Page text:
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What is an inflammation?

Last Update: January 7, 2015; Next update: 2018.

When a wound swells up, turns red and hurts, it may be a sign of inflammation. Inflammation is – very generally speaking – the body’s immune system’s response to stimulus. This can be bacteria colonizing a wound or a splinter piercing your finger, for example. Inflammation happens when the immune system fights against something that may turn out to be harmful.

Causes of an inflammation

Inflammation may have many different causes. These are the most common:

  • Pathogens (germs) like bacteria, viruses or fungi
  • External injuries like scrapes or foreign objects (for example a thorn in your finger)
  • Effects of chemicals or radiation

Diseases or conditions that cause inflammation often have a name ending in “-itis.” For example:

Signs of an inflammation

There are five signs that may indicate an acute inflammation:

  • Redness
  • Heat
  • Swelling
  • Pain
  • Loss of function

There is a loss of function, for example, when the inflamed limb can no longer be moved properly or when the sense of smell is worse during a cold, or when it is more difficult to breathe when you have bronchitis.

This means that an inflammation does not start when a wound has been infected by bacteria, festers, or heals poorly, but already as the body is trying to fight against the harmful stimulus or a viral infection.

Not all five signs occur in every inflammation. Some inflammations occur “silently” and do not cause any symptoms.

The body’s general response

If the inflammation is severe, it may cause general reactions in the body. This may include the following signs and symptoms:

  • General symptoms of feeling sick, exhaustion and fever: These symptoms are a sign that the immune defense is very active and needs a lot of energy, which may be lacking for other activities. If the rate of metabolism is higher due to a fever, more defense substances and cells can be produced.
  • Changes in the blood such as an increased number of defense cells.

A very rare but dangerous complication of an inflammation is called sepsis. Sepsis may occur if bacteria multiply quickly in a certain part of the body and then suddenly enter the bloodstream in large quantities. This can happen if the body does not succeed in fighting the inflammation locally, the pathogens are very aggressive, or the immune system is severely weakened.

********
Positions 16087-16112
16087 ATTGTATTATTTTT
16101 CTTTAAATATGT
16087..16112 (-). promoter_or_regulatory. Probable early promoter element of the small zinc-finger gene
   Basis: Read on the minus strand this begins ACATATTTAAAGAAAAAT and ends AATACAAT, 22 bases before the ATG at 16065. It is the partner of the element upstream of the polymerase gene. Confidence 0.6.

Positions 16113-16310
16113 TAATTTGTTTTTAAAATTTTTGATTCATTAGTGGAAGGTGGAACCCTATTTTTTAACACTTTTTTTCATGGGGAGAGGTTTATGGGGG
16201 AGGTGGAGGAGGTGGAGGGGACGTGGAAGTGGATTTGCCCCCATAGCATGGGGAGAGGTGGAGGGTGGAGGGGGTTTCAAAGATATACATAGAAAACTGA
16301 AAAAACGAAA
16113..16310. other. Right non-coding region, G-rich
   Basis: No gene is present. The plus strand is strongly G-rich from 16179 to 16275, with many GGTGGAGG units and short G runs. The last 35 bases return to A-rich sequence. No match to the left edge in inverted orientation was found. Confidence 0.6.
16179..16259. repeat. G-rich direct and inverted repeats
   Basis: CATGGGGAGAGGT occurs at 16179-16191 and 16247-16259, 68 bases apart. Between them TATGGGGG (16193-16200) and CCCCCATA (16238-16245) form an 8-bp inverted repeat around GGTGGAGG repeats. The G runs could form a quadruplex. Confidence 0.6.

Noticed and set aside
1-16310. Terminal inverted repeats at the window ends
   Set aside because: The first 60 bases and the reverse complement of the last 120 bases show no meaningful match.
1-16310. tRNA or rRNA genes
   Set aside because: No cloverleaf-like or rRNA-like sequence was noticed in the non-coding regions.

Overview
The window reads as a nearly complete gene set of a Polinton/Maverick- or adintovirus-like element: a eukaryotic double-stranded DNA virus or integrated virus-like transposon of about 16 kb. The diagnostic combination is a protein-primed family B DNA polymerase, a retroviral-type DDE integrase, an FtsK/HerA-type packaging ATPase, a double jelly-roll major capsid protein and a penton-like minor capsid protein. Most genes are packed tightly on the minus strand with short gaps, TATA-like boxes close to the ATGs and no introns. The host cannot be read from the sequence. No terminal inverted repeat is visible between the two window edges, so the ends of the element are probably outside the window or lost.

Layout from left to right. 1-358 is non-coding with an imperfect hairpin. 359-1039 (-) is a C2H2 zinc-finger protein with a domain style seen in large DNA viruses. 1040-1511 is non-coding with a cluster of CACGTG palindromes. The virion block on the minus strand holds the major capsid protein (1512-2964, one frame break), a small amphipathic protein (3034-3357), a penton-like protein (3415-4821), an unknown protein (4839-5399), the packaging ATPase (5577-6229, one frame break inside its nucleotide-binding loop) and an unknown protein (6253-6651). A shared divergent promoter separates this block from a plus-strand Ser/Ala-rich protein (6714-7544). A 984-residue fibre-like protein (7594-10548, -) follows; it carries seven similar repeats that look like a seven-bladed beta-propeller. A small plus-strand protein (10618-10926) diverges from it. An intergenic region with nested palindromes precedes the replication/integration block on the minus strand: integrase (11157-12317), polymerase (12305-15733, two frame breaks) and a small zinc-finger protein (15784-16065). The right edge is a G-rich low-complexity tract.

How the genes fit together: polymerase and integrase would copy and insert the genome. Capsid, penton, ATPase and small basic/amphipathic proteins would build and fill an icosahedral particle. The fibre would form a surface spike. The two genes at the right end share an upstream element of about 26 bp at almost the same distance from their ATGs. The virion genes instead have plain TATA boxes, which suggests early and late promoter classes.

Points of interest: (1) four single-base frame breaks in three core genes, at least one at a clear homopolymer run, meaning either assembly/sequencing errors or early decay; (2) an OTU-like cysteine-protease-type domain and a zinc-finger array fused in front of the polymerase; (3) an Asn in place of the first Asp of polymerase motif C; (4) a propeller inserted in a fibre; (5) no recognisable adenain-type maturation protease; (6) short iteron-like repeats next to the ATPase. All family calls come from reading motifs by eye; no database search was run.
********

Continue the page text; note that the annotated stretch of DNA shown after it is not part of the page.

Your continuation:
Chills, feeling very ill, and very high fever can also be signs of blood poisoning. If blood poisoning is suspected, medical assistance is urgently needed.

What happens when you have an inflammation

Many different immune cells can take part in an inflammation. They release different substances, the inflammatory mediators. These include the tissue hormones bradykinin and histamine. They cause the narrow blood vessels in the tissue to expand, allowing more blood to reach the injured tissue. For this reason the inflamed area turns red and becomes hot.

More defense cells are also brought along with the blood to the injured tissue, to help with the healing process. Both hormones can also irritate nerves and cause pain signals to be sent to the brain. If the inflammation hurts, you usually favor the affected part of the body.

The inflammatory mediators have yet another function: they increase the permeability of the narrow vessels, so that more defense cells can enter the affected tissue. The defense cells also carry more fluid into the inflamed tissue, which is why it often swells up. After this fluid is transported out of the tissue once again a while later and the swelling disappears again.

The mucous membranes also release more fluid during inflammation. This happens for example when you have a stuffy nose and the nasal mucous membranes are inflamed. Then the nasal secretions can help to quickly flush the viruses out of the body.

Inflammations can also cause chronic diseases

An inflammation is not always a helpful response of the body. In certain diseases the immune system fights against its own cells by mistake, causing harmful inflammatory responses. These include, for example:

These diseases are called chronic inflammatory diseases, and can last for years or even a lifetime in varying degrees of severity and activity.

Sources

  • Longo DL et al. Harrison’s Principles of internal medicine. New York: McGraw-Hill Companies. 18th ed. 2011.
  • Andreae. Lexikon der Krankheiten und Untersuchungen. Stuttgart: Thieme. 2008.
  • Pschyrembel W. Klinisches Wörterbuch. Berlin: De Gruyter. 2014.
  • IQWiG health information is written with the aim of helping people understand the advantages and disadvantages of the main treatment options and health care services.

    Because IQWiG is a German institute, some of the information provided here is specific to the German health care system. The suitability of any of the described options in an individual case can be determined by talking to a doctor. We do not offer individual consultations.

    Our information is based on the results of good-quality studies. It is written by a team of health care professionals, scientists and editors, and reviewed by external experts. You can find a detailed description of how our health information is produced and updated in our methods.

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